Six U of T Engineering professors have received Early Researcher Awards (ERA) from the Government of Ontario. The ERAs provide critical support that helps promising scientists and engineers in the first five years of their academic careers build their research teams.
“Our stellar early-career professors are already making outstanding contributions to their fields, from sustainability to biomedical engineering,” said Cristina Amon, Dean of the Faculty of Applied Science & Engineering. “These awards recognize that excellence, and enable them to grow their research programs to address some the world’s most relevant challenges. On behalf of the Faculty, my warmest congratulations to all of them on this well-deserved honour and my thanks to the Government of Ontario for its commitment to nurturing the next generation of engineering research leaders.”
Learn more about the U of T Engineering professors who received the awards:
Nanomaterials for smooth operation
Professor Tobin Filleter (MIE) studies how nanomaterials — including recently discovered 2D materials such as graphene and graphene oxide — could help reduce damage caused by friction, wear, and fracture in mechanical structures and systems. His work could lead to new lubricants, coatings, or composites that extend the life of automobiles, aircraft, batteries and even space systems.
Muscle wasting, whether through aging or disease, is a major health concern. Professor Penney Gilbert (IBBME) and her team decipher the cues that “wake up” muscle stem cells and direct them to repair skeletal muscle damage. These studies not only provide insight how the body generates muscle, they can also inform the development of new drugs, therapies or treatments that prevent or repair the damage caused by muscle wasting.
Designing smart materials
Professor Chandra Veer Singh (MSE) and his team design materials at the nanometre scale. Examples include strong yet lightweight materials that could reduce weight and improve fuel efficiency in automobiles and aircraft, and catalytic materials which facilitate chemical reactions to convert CO2 into useful chemical fuels, such as methanol, using sunlight.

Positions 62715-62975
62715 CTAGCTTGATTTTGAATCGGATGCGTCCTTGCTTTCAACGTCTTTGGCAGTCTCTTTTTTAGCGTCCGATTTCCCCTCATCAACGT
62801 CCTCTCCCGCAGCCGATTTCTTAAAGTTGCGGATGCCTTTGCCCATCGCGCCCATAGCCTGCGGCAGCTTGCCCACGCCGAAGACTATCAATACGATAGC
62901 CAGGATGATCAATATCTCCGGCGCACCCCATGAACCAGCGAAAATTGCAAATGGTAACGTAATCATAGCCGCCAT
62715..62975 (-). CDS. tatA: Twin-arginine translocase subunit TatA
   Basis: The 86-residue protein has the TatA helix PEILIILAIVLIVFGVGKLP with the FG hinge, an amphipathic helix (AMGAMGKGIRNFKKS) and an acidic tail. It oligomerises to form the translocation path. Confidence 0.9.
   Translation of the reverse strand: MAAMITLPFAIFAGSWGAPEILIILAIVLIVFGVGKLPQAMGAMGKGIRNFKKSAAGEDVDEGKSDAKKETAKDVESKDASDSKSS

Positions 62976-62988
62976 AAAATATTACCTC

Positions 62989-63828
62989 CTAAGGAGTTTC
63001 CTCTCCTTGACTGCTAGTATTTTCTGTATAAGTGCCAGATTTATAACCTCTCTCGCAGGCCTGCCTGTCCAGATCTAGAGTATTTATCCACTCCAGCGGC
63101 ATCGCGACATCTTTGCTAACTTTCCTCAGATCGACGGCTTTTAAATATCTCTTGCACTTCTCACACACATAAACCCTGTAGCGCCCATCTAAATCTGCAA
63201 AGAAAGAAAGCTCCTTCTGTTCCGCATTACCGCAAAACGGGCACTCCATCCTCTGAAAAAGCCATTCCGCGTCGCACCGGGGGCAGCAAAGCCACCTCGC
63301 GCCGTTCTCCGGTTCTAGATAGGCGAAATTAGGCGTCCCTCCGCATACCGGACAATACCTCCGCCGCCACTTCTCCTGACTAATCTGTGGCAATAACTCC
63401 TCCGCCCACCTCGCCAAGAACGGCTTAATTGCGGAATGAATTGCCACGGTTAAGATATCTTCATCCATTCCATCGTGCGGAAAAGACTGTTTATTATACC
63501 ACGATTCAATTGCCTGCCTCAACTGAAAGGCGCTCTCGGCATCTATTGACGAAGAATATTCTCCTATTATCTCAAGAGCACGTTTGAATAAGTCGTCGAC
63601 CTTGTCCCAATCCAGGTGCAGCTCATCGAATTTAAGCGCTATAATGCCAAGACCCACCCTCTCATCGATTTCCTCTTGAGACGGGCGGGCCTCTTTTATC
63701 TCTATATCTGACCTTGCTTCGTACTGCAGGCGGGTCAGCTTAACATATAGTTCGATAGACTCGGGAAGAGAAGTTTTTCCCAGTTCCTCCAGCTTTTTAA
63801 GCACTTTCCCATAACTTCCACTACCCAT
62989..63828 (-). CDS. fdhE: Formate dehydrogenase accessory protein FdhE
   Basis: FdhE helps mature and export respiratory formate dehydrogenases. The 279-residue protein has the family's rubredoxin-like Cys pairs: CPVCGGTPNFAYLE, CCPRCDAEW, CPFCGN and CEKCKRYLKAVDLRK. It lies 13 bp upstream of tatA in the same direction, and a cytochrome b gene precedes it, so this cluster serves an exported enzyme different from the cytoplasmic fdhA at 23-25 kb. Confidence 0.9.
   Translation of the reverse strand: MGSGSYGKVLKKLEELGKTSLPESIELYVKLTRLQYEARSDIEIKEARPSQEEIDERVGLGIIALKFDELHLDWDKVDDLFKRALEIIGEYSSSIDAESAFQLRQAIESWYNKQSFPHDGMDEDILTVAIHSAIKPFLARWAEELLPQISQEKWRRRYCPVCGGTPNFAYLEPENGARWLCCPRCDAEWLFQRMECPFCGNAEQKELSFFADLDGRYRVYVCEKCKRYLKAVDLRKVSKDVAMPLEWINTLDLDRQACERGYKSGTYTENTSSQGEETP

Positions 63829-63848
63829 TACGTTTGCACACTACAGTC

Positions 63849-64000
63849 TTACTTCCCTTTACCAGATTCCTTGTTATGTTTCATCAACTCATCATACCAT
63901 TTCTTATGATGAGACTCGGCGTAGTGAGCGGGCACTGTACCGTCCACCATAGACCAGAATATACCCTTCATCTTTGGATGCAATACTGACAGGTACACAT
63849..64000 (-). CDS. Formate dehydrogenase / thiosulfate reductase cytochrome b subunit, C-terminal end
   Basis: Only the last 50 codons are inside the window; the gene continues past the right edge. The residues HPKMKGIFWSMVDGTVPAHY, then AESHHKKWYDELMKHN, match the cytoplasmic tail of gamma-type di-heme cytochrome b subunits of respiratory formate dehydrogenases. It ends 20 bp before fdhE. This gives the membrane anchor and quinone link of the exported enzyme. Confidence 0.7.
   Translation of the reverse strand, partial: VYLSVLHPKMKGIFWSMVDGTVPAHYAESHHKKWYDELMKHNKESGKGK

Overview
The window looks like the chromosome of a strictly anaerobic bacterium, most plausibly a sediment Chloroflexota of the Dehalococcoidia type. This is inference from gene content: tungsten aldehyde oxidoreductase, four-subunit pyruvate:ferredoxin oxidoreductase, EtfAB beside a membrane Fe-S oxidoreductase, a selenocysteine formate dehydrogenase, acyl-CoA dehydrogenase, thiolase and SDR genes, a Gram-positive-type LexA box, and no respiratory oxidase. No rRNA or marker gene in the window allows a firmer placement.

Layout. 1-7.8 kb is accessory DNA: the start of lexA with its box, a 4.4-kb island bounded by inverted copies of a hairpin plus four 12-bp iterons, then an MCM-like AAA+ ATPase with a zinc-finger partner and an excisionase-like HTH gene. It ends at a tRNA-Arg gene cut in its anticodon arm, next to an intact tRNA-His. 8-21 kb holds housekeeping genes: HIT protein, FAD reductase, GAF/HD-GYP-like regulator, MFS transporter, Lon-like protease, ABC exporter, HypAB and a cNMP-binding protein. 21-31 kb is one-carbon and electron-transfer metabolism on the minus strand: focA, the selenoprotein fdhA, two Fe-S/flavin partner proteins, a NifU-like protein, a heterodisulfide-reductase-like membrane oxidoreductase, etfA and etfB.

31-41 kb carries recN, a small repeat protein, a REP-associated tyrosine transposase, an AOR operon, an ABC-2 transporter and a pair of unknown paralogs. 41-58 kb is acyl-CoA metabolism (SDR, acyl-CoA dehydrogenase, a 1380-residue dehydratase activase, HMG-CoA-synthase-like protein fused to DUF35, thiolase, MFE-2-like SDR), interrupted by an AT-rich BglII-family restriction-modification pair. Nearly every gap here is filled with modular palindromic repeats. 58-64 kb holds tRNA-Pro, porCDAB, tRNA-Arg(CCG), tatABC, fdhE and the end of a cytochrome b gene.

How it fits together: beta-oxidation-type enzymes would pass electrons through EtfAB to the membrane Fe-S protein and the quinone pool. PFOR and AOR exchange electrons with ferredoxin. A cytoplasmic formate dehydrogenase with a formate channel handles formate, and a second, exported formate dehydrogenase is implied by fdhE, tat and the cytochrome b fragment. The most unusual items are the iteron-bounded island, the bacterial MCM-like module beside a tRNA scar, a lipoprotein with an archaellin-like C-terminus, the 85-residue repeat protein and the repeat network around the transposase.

Cleaner, greener combustion
Professor Adam Steinberg (UTIAS) and his team study the complex physical and chemical processes taking place inside the combustion engines used in jet aircraft or large power plants. Adapting such engines to produce fewer emissions and use less fuel — or even to use biofuels — can compromise the stability of their operation, for example, by introducing vibrations that can damage engine components. Steinberg’s insights could help make low-emission engines safe enough to replace current models.
Cancer lab on a chip
Cancer tumours form highly complex 3D environments involving many cell types. Yet much of our understanding of how cancer tumours develop has been based cells cultured in dishes that do not accurately replicate conditions in the body. Professor Edmond Young (MIE) and his team are using a combination of microengineering, microscale fluid flow, and microscopy to develop more representative 3D tissue models and better tools to study their growth. These tools will enable cancer biologists to address unresolved questions in our understanding of cancer.
Simulating complex systems
Professor Piero Triverio (ECE) and his team build mathematical models and algorithms that can address challenges in a wide range of complex systems. For example, their models are used to design the networks that deliver electricity to our cities, ensuring that they are resilient against power surges caused by lightning or faults. The team also uses models to prevent interference and optimize the exchange of information in electronic products such as smartphones and graphic cards. Recently, they began to apply their models to study how blood flows in diseased arteries in the human body in order to seek better treatments.